My Ave Verum Corpus for choir and string orchestra was commissioned by Wheaton College to inaugurate its new Armerding Center for Music and the Arts, named for Hudson Armerding who served as the fifth president of Wheaton College from 1965 to 1982 and his wife, Miriam, who received a music degree from Wheaton.
I wish to express my appreciation especially to Dr. Michael Wilder, Dean of the Wheaton Conservatory of Music, Arts, and Communication, for bringing this commission about and to Wheaton College President Ryken, Vice-President Farney and Professors Payne, Blackstone, Hopper and Trotter of the Conservatory, as well as donors to this special project.
The newly composed antiphon should be performed as one would a traditional Gregorian chant. The set of finger cymbals should be played by a member of the bass section who will hold one in each hand and strike the two together on the edge. Use only high-quality cymbals, not the tinny, cheap ones found on the internet used mainly by belly dancers. I recommend those manufactured by Toca or Zildjian.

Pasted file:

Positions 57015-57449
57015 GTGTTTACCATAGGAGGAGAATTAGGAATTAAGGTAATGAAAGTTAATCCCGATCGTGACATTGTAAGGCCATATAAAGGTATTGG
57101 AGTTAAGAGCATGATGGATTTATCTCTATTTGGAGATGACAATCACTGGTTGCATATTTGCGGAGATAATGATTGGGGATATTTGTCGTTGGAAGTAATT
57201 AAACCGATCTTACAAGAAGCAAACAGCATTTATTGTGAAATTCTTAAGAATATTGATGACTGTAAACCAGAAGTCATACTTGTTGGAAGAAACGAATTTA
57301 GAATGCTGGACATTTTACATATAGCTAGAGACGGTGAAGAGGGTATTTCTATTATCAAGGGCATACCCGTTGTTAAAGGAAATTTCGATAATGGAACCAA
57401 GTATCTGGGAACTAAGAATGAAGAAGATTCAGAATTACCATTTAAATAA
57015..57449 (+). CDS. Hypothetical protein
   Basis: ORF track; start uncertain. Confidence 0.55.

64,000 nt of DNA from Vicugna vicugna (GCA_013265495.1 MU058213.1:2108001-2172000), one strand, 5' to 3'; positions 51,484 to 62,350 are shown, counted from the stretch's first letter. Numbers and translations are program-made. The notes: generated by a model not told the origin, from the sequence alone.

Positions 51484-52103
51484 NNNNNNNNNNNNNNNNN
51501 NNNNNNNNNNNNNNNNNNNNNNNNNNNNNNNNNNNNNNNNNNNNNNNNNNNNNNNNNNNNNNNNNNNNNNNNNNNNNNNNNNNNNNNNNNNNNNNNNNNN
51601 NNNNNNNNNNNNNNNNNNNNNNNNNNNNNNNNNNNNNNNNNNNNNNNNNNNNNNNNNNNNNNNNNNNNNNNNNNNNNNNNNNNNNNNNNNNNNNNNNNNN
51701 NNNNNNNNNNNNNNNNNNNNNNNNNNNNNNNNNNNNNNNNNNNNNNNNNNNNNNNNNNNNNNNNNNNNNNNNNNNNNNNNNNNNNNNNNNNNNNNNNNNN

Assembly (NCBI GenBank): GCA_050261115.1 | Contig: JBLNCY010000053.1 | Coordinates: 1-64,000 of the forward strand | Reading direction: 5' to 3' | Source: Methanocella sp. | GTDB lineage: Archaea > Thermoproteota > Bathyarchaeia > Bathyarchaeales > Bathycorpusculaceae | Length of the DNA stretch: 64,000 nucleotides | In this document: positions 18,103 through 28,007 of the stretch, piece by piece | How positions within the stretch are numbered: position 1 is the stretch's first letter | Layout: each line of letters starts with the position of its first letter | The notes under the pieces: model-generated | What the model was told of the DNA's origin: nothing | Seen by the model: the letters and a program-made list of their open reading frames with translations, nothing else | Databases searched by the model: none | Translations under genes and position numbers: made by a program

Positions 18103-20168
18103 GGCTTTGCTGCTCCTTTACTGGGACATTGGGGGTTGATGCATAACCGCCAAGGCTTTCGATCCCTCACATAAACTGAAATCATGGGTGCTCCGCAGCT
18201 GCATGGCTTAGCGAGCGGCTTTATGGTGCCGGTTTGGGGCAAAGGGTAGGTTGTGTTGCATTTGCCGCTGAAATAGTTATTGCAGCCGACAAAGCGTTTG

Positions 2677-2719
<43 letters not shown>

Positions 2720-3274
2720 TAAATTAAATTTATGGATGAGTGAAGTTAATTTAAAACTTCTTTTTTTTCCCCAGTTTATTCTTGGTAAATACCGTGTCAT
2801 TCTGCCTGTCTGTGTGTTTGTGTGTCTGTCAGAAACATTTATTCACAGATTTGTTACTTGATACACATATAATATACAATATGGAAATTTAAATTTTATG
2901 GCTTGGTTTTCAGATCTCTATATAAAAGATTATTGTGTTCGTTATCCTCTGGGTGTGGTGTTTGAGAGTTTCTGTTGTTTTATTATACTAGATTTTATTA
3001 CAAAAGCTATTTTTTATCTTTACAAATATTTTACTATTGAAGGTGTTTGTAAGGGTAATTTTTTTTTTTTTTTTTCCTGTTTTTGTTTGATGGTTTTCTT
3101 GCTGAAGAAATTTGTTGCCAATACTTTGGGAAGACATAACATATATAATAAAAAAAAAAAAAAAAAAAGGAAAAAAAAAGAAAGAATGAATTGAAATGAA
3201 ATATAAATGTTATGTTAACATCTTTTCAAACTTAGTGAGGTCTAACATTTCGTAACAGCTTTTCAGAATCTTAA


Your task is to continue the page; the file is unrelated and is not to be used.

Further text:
I prefer this work to be accompanied by a full string orchestra, as recorded by the Wheaton College choir and orchestra conducted by John Trotter. If a string orchestra is not possible, it may be performed with organ, registration ad libitum (or, finally, with piano if an organ is not available).
Organists will use the piano accompaniment as a template and are free to use their own registrations throughout (a more subdued, intimate registration should be employed at rehearsal D and full organ at rehearsal F plus the ending).
In contrast to many of my works that end quietly, this setting of the Ave Verum Corpus concludes with a joyful and exuberant Alleluia in keeping with this highly celebratory occasion.
© Morten Lauridsen